• Brian Ashley Miller

HIIT vs LISS cardio

When HIIT hit the scene, it was a game changer, after decades of half hour, 45-minute LISS sessions, 10-15 minutes of sprints burned more calories and less muscle and had more of a metabolic increase.

HIIT or High Intensity Interval Training vs LISS or Low Intensity Steady State:

HIIT is doing a form of cardio at your 90% max effort followed by a period of recovery, repeated for several minutes. There are different methodologies, Tabata, which is 20 seconds of max effort followed by 10 seconds of rest for 4 minutes, or just 30 seconds on 30 seconds off, 1 minute on 1 minute off, for 10-15 minutes. Evidence suggests that the time periods aren’t that important, what is important is maxing out your Central Nervous System during effort periods while recovering as much as possible during rest periods. What seems to happen, is, because you max out the CNS, the body doesn’t try to slow down the metabolism and adapt as it does with LISS, it panics and revs up the metabolism to get through this stress. It also releases a hormone called cortisol in an effort to deal with the stress, cortisol is the hormone that causes things like a ‘runners high’ and is really addictive. Your body will eventually adapt though, so after 4-6 weeks, it’s time to change.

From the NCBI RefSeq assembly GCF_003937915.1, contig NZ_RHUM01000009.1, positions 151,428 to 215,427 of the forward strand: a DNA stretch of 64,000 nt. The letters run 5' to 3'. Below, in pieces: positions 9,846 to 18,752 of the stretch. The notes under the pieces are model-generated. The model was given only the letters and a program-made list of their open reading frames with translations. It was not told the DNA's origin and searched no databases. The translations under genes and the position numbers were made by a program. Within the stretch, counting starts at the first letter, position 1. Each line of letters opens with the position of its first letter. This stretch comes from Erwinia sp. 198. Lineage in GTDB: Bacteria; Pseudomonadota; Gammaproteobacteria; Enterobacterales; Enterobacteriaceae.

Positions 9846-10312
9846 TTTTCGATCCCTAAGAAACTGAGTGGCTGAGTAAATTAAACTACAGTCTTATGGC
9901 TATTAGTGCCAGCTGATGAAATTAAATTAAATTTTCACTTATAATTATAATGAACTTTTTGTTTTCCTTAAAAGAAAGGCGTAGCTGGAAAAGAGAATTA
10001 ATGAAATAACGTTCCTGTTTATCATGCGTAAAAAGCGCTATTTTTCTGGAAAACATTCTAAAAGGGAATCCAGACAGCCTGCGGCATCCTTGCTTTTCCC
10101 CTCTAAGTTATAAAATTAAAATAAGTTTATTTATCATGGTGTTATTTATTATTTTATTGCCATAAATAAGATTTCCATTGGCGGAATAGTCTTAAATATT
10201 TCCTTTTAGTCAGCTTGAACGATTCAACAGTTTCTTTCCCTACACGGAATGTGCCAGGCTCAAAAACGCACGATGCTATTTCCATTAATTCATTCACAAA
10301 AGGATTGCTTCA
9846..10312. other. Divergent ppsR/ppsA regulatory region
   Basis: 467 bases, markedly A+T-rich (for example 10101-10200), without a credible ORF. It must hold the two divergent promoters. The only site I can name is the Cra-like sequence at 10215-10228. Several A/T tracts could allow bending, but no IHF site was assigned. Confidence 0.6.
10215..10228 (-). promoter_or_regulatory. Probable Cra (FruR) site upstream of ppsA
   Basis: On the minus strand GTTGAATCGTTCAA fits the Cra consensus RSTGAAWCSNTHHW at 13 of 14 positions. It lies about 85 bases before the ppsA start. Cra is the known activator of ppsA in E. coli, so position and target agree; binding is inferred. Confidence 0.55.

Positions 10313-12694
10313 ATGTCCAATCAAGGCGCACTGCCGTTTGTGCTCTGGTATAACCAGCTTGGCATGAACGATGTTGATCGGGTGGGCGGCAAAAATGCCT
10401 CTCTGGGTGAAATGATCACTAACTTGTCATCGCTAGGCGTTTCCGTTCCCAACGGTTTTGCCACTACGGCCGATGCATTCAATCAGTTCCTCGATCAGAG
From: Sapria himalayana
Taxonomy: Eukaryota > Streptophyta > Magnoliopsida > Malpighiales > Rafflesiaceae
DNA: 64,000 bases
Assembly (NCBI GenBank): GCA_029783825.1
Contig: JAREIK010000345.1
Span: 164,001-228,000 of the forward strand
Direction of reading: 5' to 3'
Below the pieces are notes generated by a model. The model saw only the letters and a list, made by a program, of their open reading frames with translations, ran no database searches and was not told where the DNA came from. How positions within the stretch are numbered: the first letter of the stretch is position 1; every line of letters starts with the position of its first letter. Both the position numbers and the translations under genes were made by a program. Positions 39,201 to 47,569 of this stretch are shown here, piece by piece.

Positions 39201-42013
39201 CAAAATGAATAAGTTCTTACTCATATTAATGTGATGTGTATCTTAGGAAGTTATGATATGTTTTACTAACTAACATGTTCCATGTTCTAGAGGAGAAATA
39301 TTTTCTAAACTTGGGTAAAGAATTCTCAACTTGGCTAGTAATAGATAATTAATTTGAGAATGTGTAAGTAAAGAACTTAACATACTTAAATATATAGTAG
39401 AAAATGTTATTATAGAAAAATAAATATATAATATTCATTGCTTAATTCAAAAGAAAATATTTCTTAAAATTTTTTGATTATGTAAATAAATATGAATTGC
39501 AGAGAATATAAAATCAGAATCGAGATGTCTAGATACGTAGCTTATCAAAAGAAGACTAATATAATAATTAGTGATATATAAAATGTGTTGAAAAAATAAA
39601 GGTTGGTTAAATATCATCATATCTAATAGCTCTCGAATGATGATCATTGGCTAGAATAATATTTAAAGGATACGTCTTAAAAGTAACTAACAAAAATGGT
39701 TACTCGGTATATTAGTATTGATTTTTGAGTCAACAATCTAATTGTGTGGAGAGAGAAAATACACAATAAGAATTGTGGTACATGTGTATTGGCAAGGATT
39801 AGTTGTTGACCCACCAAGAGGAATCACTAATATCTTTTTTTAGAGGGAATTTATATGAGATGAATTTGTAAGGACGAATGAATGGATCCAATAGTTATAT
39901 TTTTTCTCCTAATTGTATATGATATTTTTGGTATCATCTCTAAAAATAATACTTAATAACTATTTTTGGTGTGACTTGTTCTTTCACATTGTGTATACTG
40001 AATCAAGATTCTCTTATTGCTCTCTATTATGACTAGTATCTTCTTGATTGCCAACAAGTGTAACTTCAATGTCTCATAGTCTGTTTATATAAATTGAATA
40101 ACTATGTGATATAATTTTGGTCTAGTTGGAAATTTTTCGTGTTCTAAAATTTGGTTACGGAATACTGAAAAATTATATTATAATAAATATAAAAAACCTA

LISS is typical cardio, running, biking, elyptical, etc. If you stick to say a 30 minute run each day, your body gets better at it, meaning you will burn less calories, but it also will pair down and muscle to save calorie burn. This means, just using nice round numbers, if you burn 2000 calories a day at rest, then you start burning 300 a day running, your body will begin to pare down muscle, dropping your daily calorie burn from say 2000 to 1700 and it will get better at running, so now you only burn 200 calories a day with your run. So now, you have to run every day, to burn less calories than you were burning at rest before, 1900 vs 2000. These are made up numbers, but you get the idea.

HIIT seems to have less of a negative metabolism effect, but you shouldn’t do it for extended periods. Make strength training your focus and phase in occasional HIIT session for a few weeks when cutting.


Recent Posts

See All

Full Body Split

This is what I'm doing for July, 9 hard sets per muscle group a week is good for beginners, 18-20 for experienced lifters, so I'm doing 3 sets per muscle group, 6 days a week. I find I am always a li